The U.S. returned to benign neglect coupled with substantial foreign aid during the ruthless dictatorship of the Duvalier regime. But in 1986, after the 29-year Duvalier dictatorship collapsed, the U.S. was active again. The National Democratic Institute and the Carter Center started a robust democracy-strengthening program, buoyed by President Carter’s personal involvement.
I stood next to President Carter at a reception in Port-au-Prince when guest after guest grabbed his hand in both of theirs to thank him for his interventions that saved their lives. In the following year he met personally with dozens of aspiring leaders in preparation for yet another election, yet another attempt to enmesh democratic values and the rule of law.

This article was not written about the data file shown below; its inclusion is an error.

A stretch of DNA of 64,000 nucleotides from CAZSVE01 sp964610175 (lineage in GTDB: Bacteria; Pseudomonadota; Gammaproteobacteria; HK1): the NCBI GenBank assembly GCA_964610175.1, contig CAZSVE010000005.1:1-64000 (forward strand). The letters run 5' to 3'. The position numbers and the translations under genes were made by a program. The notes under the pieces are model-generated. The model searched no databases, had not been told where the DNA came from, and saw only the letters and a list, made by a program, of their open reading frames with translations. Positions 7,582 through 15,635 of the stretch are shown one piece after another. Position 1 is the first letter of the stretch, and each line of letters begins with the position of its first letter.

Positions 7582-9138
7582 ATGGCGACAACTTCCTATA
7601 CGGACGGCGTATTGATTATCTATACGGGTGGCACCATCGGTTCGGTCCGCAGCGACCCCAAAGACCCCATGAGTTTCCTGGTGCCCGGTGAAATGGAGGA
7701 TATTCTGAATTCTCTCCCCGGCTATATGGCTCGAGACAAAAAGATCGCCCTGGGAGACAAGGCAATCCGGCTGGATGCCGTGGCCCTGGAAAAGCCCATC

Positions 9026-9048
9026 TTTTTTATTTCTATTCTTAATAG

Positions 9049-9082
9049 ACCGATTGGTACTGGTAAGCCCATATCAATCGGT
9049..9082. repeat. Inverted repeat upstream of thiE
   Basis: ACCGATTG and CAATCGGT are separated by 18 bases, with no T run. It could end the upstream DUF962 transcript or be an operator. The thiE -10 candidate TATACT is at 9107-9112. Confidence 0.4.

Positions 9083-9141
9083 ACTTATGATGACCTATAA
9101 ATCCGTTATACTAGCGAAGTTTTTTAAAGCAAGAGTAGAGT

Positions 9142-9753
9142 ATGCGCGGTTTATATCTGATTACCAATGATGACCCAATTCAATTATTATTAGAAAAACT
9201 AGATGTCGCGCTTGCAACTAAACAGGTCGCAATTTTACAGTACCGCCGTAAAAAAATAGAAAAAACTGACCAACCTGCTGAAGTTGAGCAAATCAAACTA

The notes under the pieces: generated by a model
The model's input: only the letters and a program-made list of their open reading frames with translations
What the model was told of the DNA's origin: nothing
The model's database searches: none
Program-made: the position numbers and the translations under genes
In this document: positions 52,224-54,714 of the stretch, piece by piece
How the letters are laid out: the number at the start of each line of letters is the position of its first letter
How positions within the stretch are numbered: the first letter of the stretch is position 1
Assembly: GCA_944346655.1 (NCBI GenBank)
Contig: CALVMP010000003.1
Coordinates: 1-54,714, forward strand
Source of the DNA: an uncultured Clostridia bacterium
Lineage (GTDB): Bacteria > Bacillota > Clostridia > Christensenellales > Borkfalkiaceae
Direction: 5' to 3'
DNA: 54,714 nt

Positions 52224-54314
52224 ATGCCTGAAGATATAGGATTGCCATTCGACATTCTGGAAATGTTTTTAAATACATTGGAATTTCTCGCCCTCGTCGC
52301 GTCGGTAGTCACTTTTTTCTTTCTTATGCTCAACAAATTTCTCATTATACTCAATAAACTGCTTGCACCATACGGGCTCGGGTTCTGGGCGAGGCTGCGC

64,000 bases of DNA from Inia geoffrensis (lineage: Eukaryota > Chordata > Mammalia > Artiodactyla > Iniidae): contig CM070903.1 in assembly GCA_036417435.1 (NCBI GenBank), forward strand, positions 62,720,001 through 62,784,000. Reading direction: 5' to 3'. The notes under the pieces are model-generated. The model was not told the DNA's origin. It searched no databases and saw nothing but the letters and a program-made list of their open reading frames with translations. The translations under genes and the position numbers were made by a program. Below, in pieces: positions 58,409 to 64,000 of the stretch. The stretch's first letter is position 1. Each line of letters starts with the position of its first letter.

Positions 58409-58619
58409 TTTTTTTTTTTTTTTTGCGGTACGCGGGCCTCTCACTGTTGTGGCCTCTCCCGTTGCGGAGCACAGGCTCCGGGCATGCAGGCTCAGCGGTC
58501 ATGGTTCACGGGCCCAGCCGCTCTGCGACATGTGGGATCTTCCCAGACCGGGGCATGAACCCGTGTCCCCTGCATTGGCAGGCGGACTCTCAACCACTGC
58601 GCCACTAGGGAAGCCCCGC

However, despite Haitian partners and our best efforts, failed elections led to more coups and military regimes, eventually prompting two more U.S. interventions, both caught up in the conflicting political priorities of individual U.S. presidents.
In 1994, in Operation Uphold Democracy, 25,000 U.S. troops were deployed to reinstate Haitian President Aristide, who had been ousted in a 1991 coup. Ten years later, in 2004, when the country was in turmoil, the U.S. exiled Aristide to South Africa and the Marines intervened in Operation Secure Tomorrow to stabilize the country.